Indigenous

University of New Brunswick nursing school should have mandatory course in Indigenous health, says instructor

The director of the Indigenous nursing program at the University of New Brunswick, says a mandatory course in Indigenous health is needed for all nursing students to improve health care for Indigenous people.

'Every health-care provider needs this education,' says Indigenous nursing program head

Shelley Francis is a Wolastoqiyik nurse and director of the Indigenous nursing program at the University of New Brunswick. (Oscar Baker III)

The director of the Indigenous nursing program at the University of New Brunswick, says a mandatory course in Indigenous health is needed for all nursing students to improve health care for Indigenous people.

"Let's face it, racism is pervasive across the country but when our people start experiencing undue stress and are choosing not to access health care for fear of experiencing racism, we have a problem," said Shelley Francis, a Wolastoqiyik woman from Neqotkuk/Tobique First Nation.

She's spent 27 years in the health-care field and said she has faced racism. Francis said her peers would call her 'Pocahontas' or ask if she lived in a teepee. She said she was so disheartened by those interactions that she was hesitant to identify as Indigenous.

In July 2017 she took over as director of Nutsihpiluwewicik, UNB's Indigenous nursing program. Nutsihpiluwewicik is Wolastoqiyik for "healing clan."

The program's main goal is to help Indigenous nursing students succeed, but Francis said non-Indigenous nurses can take courses on Indigenous health through the program, as well.

'Culturally safe care'

"Whether the nurse is Indigenous or not, when they see an Indigenous person accessing the health-care system they will be able to provide culturally safe care for that Indigenous person so they don't have to re-experience trauma through systemic racism in the health-care system," said Francis.

She hopes more culturally aware nurses can better serve Indigenous patients.

Darline Augustine is a licensed practical nurse for the Elsipogtog Health Centre and agrees nurses need to understand Indigenous perspectives.

"The health-care system needs to know the background of Native people," said Augustine.

She has worked in the health-care field since 1993. Augustine said some residential school survivors who suffered abuse might not want to disrobe or participate in other invasive procedures and medical staff need to be aware of it.

Language barrier

The Mi'kmaw nurse said the barrier between Indigenous people and medical personnel is a personal one for her. Her father, who speaks Mi'kmaw, has heart trouble and needed to be treated in Saint John at the heart centre.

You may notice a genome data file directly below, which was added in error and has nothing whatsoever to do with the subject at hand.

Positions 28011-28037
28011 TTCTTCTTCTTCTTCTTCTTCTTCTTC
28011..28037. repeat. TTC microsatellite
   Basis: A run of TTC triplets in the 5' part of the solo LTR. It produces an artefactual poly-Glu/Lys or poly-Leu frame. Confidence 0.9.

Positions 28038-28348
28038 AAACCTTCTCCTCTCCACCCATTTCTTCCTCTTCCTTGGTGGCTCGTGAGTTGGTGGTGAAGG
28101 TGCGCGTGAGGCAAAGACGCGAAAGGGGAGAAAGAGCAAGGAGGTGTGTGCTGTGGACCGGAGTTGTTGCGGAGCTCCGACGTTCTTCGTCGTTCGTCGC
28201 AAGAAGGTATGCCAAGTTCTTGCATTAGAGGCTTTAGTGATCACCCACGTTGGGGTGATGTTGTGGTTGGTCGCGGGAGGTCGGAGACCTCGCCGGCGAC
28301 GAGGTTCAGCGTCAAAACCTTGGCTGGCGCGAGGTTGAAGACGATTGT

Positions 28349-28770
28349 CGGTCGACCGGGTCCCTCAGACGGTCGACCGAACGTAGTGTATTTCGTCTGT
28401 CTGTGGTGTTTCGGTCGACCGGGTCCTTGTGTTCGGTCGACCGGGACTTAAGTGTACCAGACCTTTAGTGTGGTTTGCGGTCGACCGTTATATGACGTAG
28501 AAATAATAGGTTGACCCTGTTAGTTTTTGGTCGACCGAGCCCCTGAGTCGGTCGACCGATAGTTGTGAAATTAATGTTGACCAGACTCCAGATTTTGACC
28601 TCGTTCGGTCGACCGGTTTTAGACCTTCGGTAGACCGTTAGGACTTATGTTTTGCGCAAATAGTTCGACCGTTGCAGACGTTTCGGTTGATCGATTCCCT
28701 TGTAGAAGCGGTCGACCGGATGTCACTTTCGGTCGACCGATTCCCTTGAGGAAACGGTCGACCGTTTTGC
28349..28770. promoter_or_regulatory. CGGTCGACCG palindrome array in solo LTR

"He was so scared that he wouldn't understand what they were saying," said Augustine.

Her family was able to go with him. She worries that other elders won't always have that option and wants more Indigenous people to work in the medical field.

"We need more Native nurses and doctors at the hospitals," said Augustine.

Complaint about smudging

Francis's course on Indigenous perspectives on health and wellness teaches Indigenous history, the history and legacy of residential schools and Indigenous ways of healing.

She also smudges her students, with their permission, before every class and hopes to bring them to a land-based education class in the upcoming weeks.

But it hasn't been easy. Francis gets permission to smudge from the university's facilities management but a complaint was made one night recently. Despite having permission to smudge, security forced her to open a window. Francis said she felt humiliated and said interactions like that are another barrier for Indigenous people.

Another barrier is cost. This summer with the help of another professor she secured $80,000 in funding which went to pay for the land-based education, rawhides so nurses could make medicine pouches, drums and Indigenous medicines, along with honorariums for elders. Francis said elders have a lot of knowledge to offer and should be paid like other professionals coming in to speak.

"Teaching these nursing students about the connection to Indigenous land and Indigenous health and wellness is important," said Francis, adding it's important for everyone to work together toward reconciliation.

"Every health-care provider needs this education," said Francis.

Corrections

  • A previous version of this story stated a course in Indigenous health would be mandatory for nursing students at UNB next fall. In fact, the course has yet to be approved by the administration.
    Nov 20, 2018 11:17 AM ET

About the Author

Oscar Baker III is from Elsipogtog First Nation, and St. Augustine, Fla. He is a freelancer based in Wabanaki.

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